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A Beautiful Business: Harp Rentals

Santa Clarita teacher, husband own and rent 51 harps.

Posted: March 3, 2008 8:43 p.m.
Updated: May 3, 2008 5:01 a.m.

Marcy Pikop, an independent home study teacher, owns 51 harps and rents them to students. She has been in the business with her husband for 14 years.

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Fourteen years ago, if anyone would have told Marcy Pikop that she and her husband would one day, own and rent out 51 harps to all sorts of musicians and music students, she would have most likely thought the person was crazy.

But now looking back on her business, Pikop Enterprises, the independent home study teacher for the Saugus Union School District thinks it all makes sense.

"I've always wanted to do something unique and individual," Pikop said.

The idea for the harp rental business began when her second daughter, Abby McMillen, developed an interest in music at the age of 7.

Pikop soon enrolled McMillen in piano lessons on the advice of a family member.

After a couple years, Pikop said her daughter "wanted to play something unusual."

"By then, I knew she had a talent," Pikop said at her home in Saugus.

After listing the names of various instruments "unusual" instruments, including the harp, McMillen, a teacher at Golden Valley High School, responded that she wanted to play the stringed instrument.

Difficult Task
With the decision made to play the harp, Pikop and her daughter began the difficult task of finding a harp and instructor.

They were able to find a teacher at The Master's College in Newhall and ended up coming across a harp store in Glendale.

But at the music shop, Pikop said she was told that there was a nine-month waiting list to buy a harp.
Knowing that a 9-year-old could not wait that long, Pikop ended up renting a harp for her daughter, which she would later buy.

The situation got Pikop thinking.

If she had such difficulty finding a harp, maybe there were others.

With that thought, Pikop Enterprises began in 1994.

Over the years, Pikop and her husband accumulated just over 50 harps, ranging from pedal and lever harps to ones designed for symphonies.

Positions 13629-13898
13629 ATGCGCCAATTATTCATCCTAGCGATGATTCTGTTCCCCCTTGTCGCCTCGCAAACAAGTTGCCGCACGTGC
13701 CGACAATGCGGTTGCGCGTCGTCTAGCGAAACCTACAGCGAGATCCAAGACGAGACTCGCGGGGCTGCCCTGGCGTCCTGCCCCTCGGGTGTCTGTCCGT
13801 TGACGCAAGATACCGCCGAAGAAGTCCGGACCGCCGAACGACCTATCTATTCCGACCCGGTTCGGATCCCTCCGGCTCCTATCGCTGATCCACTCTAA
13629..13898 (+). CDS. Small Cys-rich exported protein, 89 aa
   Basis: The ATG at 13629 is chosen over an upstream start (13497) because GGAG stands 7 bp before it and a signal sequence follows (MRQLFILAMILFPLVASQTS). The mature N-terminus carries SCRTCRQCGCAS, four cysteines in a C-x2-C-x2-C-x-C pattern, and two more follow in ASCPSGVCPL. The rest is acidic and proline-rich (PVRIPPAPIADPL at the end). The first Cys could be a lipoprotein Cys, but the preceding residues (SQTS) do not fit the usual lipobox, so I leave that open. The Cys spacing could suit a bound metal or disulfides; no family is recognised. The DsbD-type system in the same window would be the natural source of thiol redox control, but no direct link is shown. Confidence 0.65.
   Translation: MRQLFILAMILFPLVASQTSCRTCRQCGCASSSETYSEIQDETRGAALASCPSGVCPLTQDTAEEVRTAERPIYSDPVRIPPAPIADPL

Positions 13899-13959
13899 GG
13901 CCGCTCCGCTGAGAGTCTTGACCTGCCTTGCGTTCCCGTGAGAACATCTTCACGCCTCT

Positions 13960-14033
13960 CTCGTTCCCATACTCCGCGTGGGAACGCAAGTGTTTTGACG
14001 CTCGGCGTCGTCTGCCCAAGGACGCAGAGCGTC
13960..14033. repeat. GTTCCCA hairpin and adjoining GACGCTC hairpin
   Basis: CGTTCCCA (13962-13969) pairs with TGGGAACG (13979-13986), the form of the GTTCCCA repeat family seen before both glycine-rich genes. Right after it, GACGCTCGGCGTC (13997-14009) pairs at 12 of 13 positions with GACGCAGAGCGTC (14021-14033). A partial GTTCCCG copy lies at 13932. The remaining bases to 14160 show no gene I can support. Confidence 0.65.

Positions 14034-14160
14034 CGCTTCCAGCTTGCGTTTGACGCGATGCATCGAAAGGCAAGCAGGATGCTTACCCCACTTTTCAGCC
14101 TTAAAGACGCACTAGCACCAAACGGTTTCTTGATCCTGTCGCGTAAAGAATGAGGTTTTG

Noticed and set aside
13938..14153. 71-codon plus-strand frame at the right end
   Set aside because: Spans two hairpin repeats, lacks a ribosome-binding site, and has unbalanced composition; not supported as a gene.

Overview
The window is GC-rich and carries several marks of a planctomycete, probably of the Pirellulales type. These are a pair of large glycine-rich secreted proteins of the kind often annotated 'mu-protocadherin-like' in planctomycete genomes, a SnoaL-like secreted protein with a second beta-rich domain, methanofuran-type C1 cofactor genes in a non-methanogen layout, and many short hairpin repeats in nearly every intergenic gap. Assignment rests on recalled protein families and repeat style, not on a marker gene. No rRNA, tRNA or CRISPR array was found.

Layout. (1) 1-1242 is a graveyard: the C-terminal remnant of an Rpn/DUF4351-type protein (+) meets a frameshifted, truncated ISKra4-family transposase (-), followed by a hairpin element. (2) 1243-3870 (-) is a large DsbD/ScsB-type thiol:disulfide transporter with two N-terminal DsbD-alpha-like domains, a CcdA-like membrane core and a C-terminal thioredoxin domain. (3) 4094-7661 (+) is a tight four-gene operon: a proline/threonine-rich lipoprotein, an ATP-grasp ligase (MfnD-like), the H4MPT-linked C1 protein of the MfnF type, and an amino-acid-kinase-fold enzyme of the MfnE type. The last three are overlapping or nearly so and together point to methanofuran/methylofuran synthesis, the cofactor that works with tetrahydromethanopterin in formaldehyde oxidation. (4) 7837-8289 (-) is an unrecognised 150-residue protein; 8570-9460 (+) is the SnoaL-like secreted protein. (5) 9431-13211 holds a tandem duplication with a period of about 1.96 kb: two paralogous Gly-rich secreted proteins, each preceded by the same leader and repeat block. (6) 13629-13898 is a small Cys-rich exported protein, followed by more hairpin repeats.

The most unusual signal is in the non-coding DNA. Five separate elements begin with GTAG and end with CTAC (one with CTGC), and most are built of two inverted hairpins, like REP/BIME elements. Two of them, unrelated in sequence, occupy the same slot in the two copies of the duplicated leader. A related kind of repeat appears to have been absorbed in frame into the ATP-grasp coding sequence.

She bought the harps from manufacturers and even eBay, the online auction Web site.

Pikop's harps are expensive, ranging in price from $3,000 to $45,000, depending on the design.
The majority of her clients are music teachers from the L.A. area, as Santa Clarita Valley schools don't offer too many harp programs.

Other renters have included harp players from orchestras in town for a performance or production companies looking to use the harp as a prop.

Business fluctuates throughout the year, as well. Pikop said she gets more calls at the beginning of the school year, sometimes creating a waiting list for certain harps she owns.

Although Pikop knows a lot about harps, including how to store, transport and handle them, she admits that she barely knows how to play the triangular instrument.

'No Bad Notes'
Her daughter, on the other hand, has continued to play the harp even as she got older. During her teen years before her full-time teaching position, she was hired to play for weddings and parties.
McMillen currently gives lessons on the weekends.

But the middle daughter isn't the only musician in the family. Her older sister, Kathy Carothers, plays the flute and her younger sister, Ellen Pikop, plays percussion.

Despite the business, the mother and daughter also recognize that a harp and its song create a certain appeal to not only musicians and harp lovers, but to the general public.

"It's such a beautiful instrument," McMillen said.

Pikop added, "There are no bad notes on the harp. Even when it is out of tune."


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